FMCSA Responds After White House Demands Enforcement of Broker Transparency Rule

Washington D.C. – The Federal Motor Carrier Safety Administration (FMCSA) is responding for the first time since the Agency was reportedly instructed by the White House this week to better enforce regulations requiring freight rate transparency.

On Wednesday, Mark Meadows, President Donald Trump’s Chief of Staff, met with two representatives of the truckers who protested in Washington D.C. for nearly three weeks.


The group, which descended on D.C. on May 1 to bring awareness to low freight rates being offered by brokers amid the COVID-19 national emergency, was represented by Mike Landis, founder of the United States Transportation Alliance (USTA) and Sergey “C.J.” Karman, founder and CEO of Ezlogz.

Also present in the meeting was FMCSA Acting Administrator Jim Mullen and White House Staff Secretary Derek Lyons.

According to both Karman and Landis who spoke with Transportation Nation Network (TNN) on Thursday, Mullen didn’t seem particularly enthused about being there.

“I don’t think [Mullen] was excited being there,” Karman said. “He was put on the spot about a lot of things.”

Specifically, Meadows took Mullen to task for the Agency not adequately enforcing federal regulations requiring freight rate transparency, Karman and Landis reported.


It was Mullen who first brought up the now famous 49 CFR 371.3 provision which requires freight brokers to provide a record of the load transaction to the carrier upon request after the delivery is made.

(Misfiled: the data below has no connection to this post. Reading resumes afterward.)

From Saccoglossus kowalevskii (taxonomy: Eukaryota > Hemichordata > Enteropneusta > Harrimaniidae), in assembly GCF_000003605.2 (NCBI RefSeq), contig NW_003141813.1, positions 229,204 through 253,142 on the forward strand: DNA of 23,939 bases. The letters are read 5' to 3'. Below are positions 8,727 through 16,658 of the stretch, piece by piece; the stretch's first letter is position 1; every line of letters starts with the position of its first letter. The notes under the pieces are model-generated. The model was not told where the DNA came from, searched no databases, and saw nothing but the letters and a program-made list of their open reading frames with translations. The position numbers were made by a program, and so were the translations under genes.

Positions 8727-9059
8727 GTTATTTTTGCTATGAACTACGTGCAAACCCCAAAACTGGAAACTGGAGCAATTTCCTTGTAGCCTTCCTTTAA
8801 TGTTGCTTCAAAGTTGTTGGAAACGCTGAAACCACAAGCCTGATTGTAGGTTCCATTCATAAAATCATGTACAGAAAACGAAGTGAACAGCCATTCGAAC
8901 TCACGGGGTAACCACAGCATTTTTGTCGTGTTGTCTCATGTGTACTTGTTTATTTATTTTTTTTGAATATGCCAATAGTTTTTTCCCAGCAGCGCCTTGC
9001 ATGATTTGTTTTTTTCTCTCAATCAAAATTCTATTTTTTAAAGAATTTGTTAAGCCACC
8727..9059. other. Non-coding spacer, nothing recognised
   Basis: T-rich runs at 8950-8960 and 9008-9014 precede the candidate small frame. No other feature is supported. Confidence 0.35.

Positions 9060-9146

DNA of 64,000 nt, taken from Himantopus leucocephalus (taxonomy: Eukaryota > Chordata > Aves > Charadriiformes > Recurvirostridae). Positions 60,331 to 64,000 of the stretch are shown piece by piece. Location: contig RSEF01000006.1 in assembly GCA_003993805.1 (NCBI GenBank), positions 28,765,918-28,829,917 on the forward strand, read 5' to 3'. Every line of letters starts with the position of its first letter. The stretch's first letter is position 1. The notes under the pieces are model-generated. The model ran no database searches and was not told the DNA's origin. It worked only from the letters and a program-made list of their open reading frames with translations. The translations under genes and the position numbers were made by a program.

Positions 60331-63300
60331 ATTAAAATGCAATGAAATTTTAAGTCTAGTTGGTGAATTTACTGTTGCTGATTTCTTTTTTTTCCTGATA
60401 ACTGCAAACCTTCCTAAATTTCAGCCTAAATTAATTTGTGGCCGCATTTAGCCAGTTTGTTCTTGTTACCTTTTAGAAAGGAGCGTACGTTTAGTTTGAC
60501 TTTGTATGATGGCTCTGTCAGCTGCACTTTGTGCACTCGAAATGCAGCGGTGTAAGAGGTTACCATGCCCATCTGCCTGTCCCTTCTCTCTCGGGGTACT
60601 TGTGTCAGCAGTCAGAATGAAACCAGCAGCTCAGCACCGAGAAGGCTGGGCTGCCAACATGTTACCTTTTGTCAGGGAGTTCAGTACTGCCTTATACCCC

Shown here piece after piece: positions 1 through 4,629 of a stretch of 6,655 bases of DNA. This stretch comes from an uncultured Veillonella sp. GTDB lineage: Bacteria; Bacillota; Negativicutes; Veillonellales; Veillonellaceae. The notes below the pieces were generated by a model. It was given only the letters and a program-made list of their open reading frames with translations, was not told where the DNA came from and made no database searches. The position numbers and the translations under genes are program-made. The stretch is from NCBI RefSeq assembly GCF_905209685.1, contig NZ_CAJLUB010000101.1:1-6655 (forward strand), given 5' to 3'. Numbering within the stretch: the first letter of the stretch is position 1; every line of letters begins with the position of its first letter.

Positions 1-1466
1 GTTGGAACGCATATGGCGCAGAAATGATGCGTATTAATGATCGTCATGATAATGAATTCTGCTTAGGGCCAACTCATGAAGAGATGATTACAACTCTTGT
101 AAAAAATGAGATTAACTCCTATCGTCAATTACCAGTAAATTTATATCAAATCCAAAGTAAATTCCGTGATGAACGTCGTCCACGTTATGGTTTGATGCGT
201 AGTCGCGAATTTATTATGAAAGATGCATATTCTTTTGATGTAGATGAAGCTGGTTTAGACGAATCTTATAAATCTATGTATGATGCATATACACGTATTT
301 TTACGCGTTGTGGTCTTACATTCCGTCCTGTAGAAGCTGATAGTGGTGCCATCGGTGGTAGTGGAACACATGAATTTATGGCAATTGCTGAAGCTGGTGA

To illustrate the problems that enforcing the much-debated provision would cause among shippers, Karman and Landis said Mullen used an example.

He made the case that Coca-Cola does not want Pepsi to know its transportation costs and vice versa.

“I don’t believe that argument for a second because honestly, I don’t see Coke and Pepsi caring what the other pays for transportation,” Meadows replied, according to Landis.

“You could see the frustration in Mullen’s face,” Landis described.

Then Karman and Landis explained to Meadows that it has become common practice in the brokerage business to require carriers to waive its rights under 371.3 in order to do business with many of the brokers.

“You know about this?” Meadows asked Mullen.


When Mullen acknowledged he was aware of the widespread practice, Meadows then incredulously questioned, “Aren’t you supposed to enforce this?”

“That’s a problem and you’re going to have to fix that,” Meadows reportedly instructed Mullen.


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Meadows then directed Mullen to prepare a proposal to include three recommendations on how the Agency plans to solve the transparency issue, as well as to provide five broker set up packages which contain language requiring carriers to waive its rights to review the transaction record as a condition of doing business.

“I’m going to call the CEO’s of these [brokerage] companies to see if they know what they are really doing,” Meadows reportedly stated.

FMCSA Responds

The FMCSA provided TNN with an exclusive statement on Thursday addressing this issue.

“FMCSA continues to monitor the concerns of truckers regarding broker rates, transparency, and practices,” an Agency spokesperson stated. “The Administration takes these concerns seriously and supports transparency in the motor carrier industry.”


What about putting forward solutions, as Mr. Meadows reportedly directed?

“While FMCSA doesn’t have regulatory authority over broker rates, the Agency is actively engaged in finding and evaluating solutions that may address these concerns and assist our nation’s truckers,” the spokesperson said.